Tornado entre Mexico e Texas


5 Dez 2006
Tornado on Texas-Mexico border kill 10

EAGLE PASS, Texas (AP) -- Ricardo Tijerina saw the sky darken and expected a typical spring storm to roll in. "I saw some clouds, but I never imagined it was going to be that bad," said Tijerina, who suddenly found himself riding out a tornado Tuesday night with his six children huddled under beds.

At least 10 people were killed in both this community and Piedras Negras, a town on the other side of the Mexican border.

The storm killed two other people in Louisiana and Arkansas.

The National Weather Service has determined two tornadoes truck the area, one in Eagle Pass and one in Piedras Negras. The Eagle Pass tornado has been rated an EF3 tornado, meaning its top winds ranged 136-165 mph. The weather service says winds of 80-100 mph hit the area before the tornadoes hit.

Neither Eagle Pass nor Piedras Negras had a siren warning system like those that helped people evacuate ahead of the same storm when it flooded streets and peeled roofs off homes in North Texas. No injuries were reported there.

After the tornado passed, neighbors poured into Eagle Pass' darkened streets, checking for anyone who needed help, said Eglanteina Alamillo, 20. "You could hear everyone was walking around and helping people get out of the trailers," she said.

The twisters cut a 4-square-mile swath through the rural community southeast of this city of 26,000 about 150 miles southwest of San Antonio. Two empty elementary schools, a church, business and homes were destroyed, some cut open like dollhouses.

Maverick County Judge Jose Aranda said all residents on the Texas side of the border were accounted for, but that 50 to 200 families were left homeless.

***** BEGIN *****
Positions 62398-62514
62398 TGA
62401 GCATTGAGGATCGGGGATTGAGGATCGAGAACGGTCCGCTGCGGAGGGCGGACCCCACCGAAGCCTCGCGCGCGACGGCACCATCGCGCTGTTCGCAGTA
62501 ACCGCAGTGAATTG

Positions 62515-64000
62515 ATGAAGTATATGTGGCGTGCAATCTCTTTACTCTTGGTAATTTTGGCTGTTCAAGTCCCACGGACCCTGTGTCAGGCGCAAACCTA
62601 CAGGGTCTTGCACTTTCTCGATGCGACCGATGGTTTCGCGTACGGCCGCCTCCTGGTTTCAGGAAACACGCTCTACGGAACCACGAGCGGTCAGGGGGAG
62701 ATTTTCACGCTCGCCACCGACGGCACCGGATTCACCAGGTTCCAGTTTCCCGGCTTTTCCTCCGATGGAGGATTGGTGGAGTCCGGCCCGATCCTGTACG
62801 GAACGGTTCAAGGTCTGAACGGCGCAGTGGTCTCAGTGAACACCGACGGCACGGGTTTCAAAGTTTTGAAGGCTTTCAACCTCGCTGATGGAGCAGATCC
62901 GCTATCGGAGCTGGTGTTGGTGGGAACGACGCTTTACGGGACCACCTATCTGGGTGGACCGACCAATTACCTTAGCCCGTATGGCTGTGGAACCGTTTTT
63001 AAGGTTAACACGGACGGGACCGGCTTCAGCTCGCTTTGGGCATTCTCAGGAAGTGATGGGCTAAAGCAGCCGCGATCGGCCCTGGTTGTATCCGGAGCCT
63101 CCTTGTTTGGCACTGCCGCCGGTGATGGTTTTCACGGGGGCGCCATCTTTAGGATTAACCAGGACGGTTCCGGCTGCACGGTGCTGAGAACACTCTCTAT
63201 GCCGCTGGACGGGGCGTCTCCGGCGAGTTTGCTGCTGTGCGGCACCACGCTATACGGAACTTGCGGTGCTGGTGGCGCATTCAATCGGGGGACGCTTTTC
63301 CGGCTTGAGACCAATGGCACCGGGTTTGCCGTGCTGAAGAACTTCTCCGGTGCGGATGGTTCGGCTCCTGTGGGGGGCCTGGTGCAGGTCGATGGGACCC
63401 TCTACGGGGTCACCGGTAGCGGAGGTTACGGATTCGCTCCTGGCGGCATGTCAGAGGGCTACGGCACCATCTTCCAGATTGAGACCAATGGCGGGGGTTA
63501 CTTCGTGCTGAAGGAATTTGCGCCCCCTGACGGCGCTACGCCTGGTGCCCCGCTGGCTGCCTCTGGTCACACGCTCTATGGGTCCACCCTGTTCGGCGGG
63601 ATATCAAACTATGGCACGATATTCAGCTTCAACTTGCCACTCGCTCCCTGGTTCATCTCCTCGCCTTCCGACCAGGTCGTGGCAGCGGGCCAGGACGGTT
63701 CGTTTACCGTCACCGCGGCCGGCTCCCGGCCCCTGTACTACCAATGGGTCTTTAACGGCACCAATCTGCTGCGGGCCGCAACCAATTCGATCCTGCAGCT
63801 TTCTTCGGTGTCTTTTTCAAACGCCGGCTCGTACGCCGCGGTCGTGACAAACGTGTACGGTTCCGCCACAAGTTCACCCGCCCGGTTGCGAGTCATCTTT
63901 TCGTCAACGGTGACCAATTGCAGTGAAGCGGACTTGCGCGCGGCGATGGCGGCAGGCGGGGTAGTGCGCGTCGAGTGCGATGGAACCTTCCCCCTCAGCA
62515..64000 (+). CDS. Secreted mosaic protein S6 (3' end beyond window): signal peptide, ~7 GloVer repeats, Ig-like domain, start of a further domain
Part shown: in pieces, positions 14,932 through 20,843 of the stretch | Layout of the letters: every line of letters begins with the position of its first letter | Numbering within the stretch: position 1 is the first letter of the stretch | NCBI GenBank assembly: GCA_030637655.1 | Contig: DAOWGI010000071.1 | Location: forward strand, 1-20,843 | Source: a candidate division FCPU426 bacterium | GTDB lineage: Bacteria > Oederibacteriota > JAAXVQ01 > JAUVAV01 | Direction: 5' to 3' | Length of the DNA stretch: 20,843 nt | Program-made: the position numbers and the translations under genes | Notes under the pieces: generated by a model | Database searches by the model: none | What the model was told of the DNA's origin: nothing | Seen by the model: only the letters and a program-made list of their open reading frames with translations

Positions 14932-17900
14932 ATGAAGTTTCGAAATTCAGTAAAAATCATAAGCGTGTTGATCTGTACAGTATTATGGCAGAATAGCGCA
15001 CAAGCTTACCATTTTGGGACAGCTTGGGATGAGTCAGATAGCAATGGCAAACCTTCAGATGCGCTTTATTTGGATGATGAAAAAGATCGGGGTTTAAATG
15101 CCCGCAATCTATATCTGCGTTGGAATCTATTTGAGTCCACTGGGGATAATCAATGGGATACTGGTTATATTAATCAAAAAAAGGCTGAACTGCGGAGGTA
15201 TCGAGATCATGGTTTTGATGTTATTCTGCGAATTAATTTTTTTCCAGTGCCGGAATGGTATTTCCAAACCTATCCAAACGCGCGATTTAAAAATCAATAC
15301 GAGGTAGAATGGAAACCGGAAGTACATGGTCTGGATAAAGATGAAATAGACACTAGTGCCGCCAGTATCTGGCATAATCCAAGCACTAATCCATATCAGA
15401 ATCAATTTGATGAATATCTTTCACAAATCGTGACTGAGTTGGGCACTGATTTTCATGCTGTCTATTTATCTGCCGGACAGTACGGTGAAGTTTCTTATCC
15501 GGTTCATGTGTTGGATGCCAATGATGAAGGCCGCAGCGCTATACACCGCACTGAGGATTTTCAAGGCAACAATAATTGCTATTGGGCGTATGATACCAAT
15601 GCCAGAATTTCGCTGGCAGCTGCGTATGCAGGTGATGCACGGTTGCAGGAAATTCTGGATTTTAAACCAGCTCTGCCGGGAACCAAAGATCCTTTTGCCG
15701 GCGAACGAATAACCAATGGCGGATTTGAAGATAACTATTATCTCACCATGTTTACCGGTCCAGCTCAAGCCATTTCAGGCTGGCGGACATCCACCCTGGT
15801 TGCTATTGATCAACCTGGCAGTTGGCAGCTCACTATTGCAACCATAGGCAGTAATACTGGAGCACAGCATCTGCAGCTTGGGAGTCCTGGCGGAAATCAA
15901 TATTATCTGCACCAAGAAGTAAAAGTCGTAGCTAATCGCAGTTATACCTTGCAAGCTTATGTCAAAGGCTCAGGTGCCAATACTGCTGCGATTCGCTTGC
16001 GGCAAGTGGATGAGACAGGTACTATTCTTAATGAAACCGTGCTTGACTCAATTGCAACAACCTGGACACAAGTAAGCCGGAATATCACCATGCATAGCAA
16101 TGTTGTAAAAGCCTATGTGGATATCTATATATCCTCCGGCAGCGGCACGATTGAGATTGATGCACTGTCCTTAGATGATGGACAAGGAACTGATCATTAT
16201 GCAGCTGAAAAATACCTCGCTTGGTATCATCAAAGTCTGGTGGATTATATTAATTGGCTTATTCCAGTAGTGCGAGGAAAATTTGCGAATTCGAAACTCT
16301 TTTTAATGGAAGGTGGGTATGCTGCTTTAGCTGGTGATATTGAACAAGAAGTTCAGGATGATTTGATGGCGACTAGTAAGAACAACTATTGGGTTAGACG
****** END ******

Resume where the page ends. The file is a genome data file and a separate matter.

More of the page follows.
A family of five -- a girl, her parents and two other relatives -- was killed in Eagle Pass when the winds blew their mobile home across the street and into Rosita Valley Elementary School.

"It was a whole family, and they were all together, probably like they were huddling," said police Officer Ezekiel Navjas, who arrived Tuesday night just as crews were pulling from the wreckage the body of the girl, believed to be about 5 years old.

Gov. Rick Perry, who arrived for a tour Wednesday, said he was pleased with officials' response. The state has asked the federal government for quick assistance and a disaster declaration, which would entitle it to federal aid.

"It is stunning, the devastation," he said.

Across the Rio Grande, three people were killed and 300 homes were damaged in Piedras Negras. About 1,000 people sought refuge in shelters.

The toll in Texas also included one person found in a house, and another died after being taken to a San Antonio hospital, authorities said. More than 80 others were injured, and at least four remained in critical condition Wednesday.

Lightning was blamed for a death Wednesday as the huge weather system plowed through the Mississippi and Ohio valleys. The bolt started a fire near Shreveport, La., that killed a 101-year-old man, authorities and the man's family said.

A 12th person died in Arkansas when high winds swamped a boat on a lake, officials said.

The sprawling front also spun off tornadoes Tuesday in Oklahoma and Colorado, caused flooding in Iowa and Nebraska and piled snow more than a foot deep in the Rockies.